You will get the following output; this time the output will show that Kind is creating multiple nodes and show that it is joining worker nodes at the bottom of the output:

You can now use your cluster with:

To check if the nodes have been created successfully and are ready, execute the following command:

You will get the following output:

How to create a service

A Kubernetes service is used to expose your cluster and connect with authorized traffic outside your cluster. An ingress controller is a type of load balancer service that routes traffic to your service.

The following YAML file creates a pod, service, and the ingress controller objects. The service will receive traffic through the 5678 port. The ingress controller version is set to networking.k8s.io/v1.

Start by creating a YAML file that will define and configure the service. Add the following content to the YAML file:

After saving your YAML file, use the following command to deploy the service:

Execute the following command to check if the service is running:

You will get the following output:

The above output shows that your cluster is now ready to receive traffic from outside the cluster through the service you just created.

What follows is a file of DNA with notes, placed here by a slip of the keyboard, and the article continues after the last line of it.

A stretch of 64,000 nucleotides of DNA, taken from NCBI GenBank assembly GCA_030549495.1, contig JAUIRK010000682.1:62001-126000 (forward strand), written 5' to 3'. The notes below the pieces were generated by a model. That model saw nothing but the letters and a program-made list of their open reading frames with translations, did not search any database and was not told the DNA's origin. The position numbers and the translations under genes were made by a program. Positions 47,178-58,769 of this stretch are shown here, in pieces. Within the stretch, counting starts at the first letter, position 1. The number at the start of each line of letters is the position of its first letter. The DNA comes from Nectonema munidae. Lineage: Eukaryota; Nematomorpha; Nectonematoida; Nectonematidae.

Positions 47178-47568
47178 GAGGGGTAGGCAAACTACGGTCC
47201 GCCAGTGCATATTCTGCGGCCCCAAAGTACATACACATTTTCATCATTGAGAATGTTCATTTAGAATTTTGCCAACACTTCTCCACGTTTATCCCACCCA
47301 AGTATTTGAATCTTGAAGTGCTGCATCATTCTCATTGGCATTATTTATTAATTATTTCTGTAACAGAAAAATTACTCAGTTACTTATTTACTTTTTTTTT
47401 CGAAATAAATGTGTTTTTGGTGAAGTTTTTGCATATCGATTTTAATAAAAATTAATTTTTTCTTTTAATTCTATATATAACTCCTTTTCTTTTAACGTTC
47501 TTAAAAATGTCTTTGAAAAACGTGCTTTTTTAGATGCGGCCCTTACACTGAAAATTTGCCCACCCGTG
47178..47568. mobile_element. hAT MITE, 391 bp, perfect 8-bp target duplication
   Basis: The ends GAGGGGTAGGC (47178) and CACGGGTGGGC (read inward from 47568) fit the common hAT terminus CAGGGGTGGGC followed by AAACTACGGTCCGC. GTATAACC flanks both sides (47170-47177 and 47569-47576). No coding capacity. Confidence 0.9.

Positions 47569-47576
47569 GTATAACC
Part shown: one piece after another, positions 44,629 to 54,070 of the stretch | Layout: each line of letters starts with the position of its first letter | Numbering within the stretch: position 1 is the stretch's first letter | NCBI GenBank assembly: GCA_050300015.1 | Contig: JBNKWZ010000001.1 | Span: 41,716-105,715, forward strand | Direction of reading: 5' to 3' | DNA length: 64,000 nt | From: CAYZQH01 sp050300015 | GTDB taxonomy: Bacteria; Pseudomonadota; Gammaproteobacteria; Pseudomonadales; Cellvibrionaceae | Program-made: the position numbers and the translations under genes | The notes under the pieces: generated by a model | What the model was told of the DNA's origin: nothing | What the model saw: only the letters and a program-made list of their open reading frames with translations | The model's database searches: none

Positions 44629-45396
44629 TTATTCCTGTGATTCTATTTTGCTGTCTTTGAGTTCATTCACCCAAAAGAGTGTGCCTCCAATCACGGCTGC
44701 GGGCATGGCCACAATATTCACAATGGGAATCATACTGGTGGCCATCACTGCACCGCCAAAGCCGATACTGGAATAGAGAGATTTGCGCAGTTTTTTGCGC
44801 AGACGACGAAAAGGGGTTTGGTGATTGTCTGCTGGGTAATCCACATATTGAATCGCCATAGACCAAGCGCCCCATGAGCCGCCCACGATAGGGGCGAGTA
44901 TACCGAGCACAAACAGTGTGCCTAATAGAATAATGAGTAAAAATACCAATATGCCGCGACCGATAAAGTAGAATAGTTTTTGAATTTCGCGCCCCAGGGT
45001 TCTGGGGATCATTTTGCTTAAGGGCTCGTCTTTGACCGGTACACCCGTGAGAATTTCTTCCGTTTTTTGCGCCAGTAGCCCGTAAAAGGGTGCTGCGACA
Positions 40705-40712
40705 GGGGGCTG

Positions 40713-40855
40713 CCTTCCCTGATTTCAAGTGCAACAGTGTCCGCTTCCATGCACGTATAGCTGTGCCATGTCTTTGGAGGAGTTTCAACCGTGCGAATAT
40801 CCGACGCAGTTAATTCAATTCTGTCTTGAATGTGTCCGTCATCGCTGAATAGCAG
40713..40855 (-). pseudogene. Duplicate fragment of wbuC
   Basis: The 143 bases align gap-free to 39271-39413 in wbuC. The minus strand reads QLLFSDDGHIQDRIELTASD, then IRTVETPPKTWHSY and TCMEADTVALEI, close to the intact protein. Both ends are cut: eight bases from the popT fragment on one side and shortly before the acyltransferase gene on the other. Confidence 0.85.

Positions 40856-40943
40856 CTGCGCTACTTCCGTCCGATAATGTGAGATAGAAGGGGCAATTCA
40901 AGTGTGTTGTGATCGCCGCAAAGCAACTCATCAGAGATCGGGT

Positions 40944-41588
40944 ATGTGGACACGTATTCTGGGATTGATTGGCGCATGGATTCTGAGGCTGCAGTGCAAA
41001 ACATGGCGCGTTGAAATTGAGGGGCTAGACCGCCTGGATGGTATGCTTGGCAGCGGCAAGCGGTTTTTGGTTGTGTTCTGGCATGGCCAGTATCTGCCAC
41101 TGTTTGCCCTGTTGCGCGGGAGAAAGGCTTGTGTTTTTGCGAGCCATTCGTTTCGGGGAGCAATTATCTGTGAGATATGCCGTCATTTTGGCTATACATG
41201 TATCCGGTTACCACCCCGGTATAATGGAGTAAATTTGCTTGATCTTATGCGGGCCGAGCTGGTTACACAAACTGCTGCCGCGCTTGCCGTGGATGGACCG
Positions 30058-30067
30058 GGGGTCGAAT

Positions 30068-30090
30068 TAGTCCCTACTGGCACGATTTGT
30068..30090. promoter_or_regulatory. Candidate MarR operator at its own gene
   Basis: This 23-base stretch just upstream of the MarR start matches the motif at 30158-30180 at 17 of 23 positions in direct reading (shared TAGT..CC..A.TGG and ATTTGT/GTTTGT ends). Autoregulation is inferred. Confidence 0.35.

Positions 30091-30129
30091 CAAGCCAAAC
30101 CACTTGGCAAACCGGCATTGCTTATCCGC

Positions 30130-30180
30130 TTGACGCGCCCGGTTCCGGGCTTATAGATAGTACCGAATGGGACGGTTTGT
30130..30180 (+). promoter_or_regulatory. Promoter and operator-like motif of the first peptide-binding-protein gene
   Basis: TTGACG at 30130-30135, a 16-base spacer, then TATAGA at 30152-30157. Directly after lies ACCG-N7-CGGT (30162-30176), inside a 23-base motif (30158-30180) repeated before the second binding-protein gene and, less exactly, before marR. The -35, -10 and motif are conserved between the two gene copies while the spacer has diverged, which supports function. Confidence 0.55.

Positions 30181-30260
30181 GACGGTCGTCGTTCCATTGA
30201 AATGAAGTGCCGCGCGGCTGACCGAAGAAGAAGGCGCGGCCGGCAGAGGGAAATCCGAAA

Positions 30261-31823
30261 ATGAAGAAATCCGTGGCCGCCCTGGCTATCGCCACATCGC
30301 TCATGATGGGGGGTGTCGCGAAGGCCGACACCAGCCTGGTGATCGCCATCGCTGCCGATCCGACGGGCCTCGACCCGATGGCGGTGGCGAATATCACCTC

How to export cluster logs

Kubernetes logs give you visibility on how your cluster performs. Some vulnerabilities and defects will be identified when inspecting and auditing logs. Kind has the following command that is used to export cluster logs to your desired directory on your pc:

The above command will give you the following output, exporting logs of the default cluster. Use the –name flag if you have named the cluster something else:

Exporting logs for cluster “kind” to:
C:\Users\redgate

The structure of the logs will look like this in the folder you exported them to

Conclusion

In this article you have learned:

  1. How to install Kind on Windows.
  2. How to create a cluster using Kind.
  3. How to create a cluster with multiple nodes.
  4. How to create a service.

The above skills are enough to get you started with the journey of creating Kubernetes clusters using Kind. You can advance your Kubernetes skills on the Kubernetes official page here.